Dell Wyse Cloud Client Manager Tackles BYOD - InformationWeek
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Dell Wyse Cloud Client Manager Tackles BYOD

Dell said its Wyse acquisition would lead to BYOD progress -- and with its new mobile management tool, the company finally shows its hand.

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When Dell purchased Wyse in April, the most tangible gains involved tools for virtualization and cloud-based management. The Texas-based company also alluded to BYOD ambitions, however, and has carried that theme through subsequent Wyse announcements. With Wednesday's unveiling of Dell Wyse Cloud Client Manager (CCM), which had been previewed under the name Project Stratus, those aspirations have taken shape.

The new SaaS tool offers IT a single point of administration for managing mobile devices ranging from Android and iOS smartphones and tablets to Dell Wyse thin and zero clients. By virtue of being cloud based, CCM is not only free of any additional on-premise hardware or software requirements, but also capable of extending beyond the corporate firewall.

The tool supports a variety of over-the-air mobile device management (MDM) and mobile application management (MAM) functions. These include an end-user self-service portal intended to mitigate the day-to-day burden placed on IT administrators. When a hotly desired new smartphone or tablet hits the market, a BYOD environment could be forced into a temporary standstill as IT staffers attempt to provision the new devices. The fact that many users rely on multiple devices -- that is, not only a smartphone or tablet but often both -- has only compounded this stress. By streamlining the device onboarding process, CCM hopes to circumvent the issue.

[ Read Does BYOD Make Sense For SMBs? ]

IT can use CCM to assign user rights and permissions to both individuals and groups, and to whitelist or blacklist applications. After these definitions have been established, users can use the portal to register their devices, which will automatically inherit the appropriate policies, configurations, and apps. Employees also can use the portal to reset system passwords, and, in the event that a smartphone or tablet goes missing, lock or wipe corporate data.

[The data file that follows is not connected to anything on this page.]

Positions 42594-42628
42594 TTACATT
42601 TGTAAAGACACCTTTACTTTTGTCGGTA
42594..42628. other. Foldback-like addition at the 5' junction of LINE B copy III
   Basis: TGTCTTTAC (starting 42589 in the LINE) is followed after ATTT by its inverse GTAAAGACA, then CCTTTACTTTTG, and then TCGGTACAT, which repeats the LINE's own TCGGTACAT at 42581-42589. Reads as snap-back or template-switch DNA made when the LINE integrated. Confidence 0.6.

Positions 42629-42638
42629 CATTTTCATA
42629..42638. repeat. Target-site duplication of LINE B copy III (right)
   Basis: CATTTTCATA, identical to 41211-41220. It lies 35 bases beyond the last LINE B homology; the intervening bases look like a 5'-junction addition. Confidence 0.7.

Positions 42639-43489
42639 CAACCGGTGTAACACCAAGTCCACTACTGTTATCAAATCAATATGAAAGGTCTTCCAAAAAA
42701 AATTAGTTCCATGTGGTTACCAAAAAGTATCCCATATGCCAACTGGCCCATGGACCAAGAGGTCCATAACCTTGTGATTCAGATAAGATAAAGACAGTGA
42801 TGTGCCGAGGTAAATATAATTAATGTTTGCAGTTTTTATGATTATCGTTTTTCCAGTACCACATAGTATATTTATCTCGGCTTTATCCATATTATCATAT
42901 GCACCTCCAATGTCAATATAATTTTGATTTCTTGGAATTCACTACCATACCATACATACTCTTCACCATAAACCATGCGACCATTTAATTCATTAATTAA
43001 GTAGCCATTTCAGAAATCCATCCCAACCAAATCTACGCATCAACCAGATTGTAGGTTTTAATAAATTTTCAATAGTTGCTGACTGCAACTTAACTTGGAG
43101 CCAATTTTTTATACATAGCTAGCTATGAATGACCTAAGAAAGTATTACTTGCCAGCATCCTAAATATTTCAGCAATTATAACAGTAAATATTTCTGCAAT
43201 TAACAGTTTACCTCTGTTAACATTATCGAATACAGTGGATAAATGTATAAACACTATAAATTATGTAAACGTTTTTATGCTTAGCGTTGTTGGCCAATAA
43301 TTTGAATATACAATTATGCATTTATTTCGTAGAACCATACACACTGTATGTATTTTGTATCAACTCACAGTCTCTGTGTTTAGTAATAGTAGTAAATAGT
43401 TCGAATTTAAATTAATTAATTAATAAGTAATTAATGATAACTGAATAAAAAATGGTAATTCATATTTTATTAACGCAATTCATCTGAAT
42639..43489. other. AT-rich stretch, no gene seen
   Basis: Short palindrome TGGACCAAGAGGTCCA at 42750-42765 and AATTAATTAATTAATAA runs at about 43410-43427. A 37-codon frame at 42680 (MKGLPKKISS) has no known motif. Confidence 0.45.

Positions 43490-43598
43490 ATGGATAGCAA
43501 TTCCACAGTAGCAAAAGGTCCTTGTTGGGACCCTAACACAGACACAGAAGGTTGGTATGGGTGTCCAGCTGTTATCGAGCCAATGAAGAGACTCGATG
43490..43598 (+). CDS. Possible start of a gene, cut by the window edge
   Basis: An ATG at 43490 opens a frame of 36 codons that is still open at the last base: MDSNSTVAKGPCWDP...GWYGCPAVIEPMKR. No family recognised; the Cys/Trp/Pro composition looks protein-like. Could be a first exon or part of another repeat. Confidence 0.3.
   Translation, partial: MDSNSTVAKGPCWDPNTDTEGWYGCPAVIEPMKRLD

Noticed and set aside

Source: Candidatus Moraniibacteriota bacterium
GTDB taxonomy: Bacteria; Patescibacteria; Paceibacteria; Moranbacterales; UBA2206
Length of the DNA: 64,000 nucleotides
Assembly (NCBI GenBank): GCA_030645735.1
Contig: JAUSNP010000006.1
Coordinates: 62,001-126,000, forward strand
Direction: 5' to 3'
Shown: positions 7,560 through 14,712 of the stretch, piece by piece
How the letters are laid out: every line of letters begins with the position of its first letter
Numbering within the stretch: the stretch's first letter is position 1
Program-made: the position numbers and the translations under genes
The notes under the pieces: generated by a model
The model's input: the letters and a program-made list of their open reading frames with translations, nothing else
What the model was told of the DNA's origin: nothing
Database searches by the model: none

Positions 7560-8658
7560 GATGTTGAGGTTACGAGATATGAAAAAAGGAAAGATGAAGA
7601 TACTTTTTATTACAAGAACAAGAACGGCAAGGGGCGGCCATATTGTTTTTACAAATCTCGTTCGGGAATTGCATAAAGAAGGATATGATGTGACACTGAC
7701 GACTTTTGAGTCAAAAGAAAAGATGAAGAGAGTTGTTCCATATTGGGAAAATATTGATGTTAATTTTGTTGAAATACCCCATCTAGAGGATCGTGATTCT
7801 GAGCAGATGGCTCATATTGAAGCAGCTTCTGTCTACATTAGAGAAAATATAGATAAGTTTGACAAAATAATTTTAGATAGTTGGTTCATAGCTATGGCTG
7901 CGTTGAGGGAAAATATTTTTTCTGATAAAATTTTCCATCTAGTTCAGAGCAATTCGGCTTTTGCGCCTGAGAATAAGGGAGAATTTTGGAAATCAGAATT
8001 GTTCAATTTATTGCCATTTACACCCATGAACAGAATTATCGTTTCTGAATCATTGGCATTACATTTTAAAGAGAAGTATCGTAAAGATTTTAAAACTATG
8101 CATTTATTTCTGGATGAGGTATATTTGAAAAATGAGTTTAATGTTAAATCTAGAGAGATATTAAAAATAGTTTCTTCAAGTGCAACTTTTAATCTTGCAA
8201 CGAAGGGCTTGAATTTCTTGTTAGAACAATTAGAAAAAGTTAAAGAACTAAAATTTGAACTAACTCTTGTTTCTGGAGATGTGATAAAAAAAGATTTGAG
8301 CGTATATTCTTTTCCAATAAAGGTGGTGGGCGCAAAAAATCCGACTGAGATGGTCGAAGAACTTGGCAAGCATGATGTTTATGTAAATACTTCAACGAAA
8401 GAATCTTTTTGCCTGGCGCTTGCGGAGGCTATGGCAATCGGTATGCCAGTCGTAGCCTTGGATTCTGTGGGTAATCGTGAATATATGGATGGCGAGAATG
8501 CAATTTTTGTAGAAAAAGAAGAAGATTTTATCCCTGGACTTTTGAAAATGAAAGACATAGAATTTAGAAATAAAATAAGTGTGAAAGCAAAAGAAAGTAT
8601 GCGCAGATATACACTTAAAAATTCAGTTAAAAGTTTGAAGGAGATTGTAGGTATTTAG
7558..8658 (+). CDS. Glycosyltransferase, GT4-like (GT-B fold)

CCM includes additional nods toward productivity and system security. Regarding the former, IT can activate virtual desktop features that harness PocketCloud to allow mobile devices to securely access and manage content stored on home or office computers. As for the latter, CCM can not only generate real-time reports on device registration and usage, but also trigger alerts in the event of non-compliance. Dell says this feature, which includes audit trails for identifying and addressing problems, will enable IT to focus on critical security and efficiency issues.

In an interview, Rami Karam, product marketing manager for CCM, said Dell wants to address the fact that consumerization diminishes IT's control while expanding the expectations administrators face. "IT has the same demands," he said. "Corporate data must be secure, they have to manage costs and the end-user experience -- but they have to do it in an environment where they don't own a lot of pieces in the puzzle." The goal, he said, is to create a service that can manage the whole spectrum of challenges: Corporate-liable smartphones, employee-owned tablets, thin clients, and so on. "Being agnostic to the device," he remarked, "is where we think the biggest opportunity is."

Karam said that CCM's cloud-based model enables thin-client devices to be used outside the office more easily. "The thin client opportunity is huge, and growing quickly," he said. "We think this is the future, and that it's going to overtake local computing on devices." He conceded, however, that "enterprises and consumers want choice." Both thin clients and traditional mobile devices with onboard storage "will always exist, but the proportions might change," he said.

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User Rank: Apprentice
11/11/2012 | 10:17:04 PM
re: Dell Wyse Cloud Client Manager Tackles BYOD
Single source solutions such as this may be the option for future requirements as IT teams forgo the 'must be able to touch' legacy thought processes (even if it's their ICT supplier who does the touching / hosting) - sitting where I am working with both Government and Private level enterprise size customers it's a little hard to determine the actual end game they want to play.

I have some desiring the known, as in the Fusion Blackberry option (despite the ongoing delays and lack of real info on eta) and others willing to hand it all over to a 3rd party (hosted MDM such as AirWatch) with many looking at threaded services to cover selected groups within the organisation, MDM + MAM for some, MAM only for others.

However - the sell through for these customers relies strongly on the engagement process with many customers being targeted by their mobile carrier, their vistualisation partner, IT resellers, and end solutions resellers the confusion layers are deep and getting deeper.

I am recommending to my customers that engagement with the mobile carrier is a prerequisite step in all cases, ensuring that the end point devices can be reached to be managed in the first place is often overlooked by all parties - from there the customer requirements can be managed through the process of determination of must have, nice to have, don't need etc to get to a PoC / trial point and final deployment agreed to
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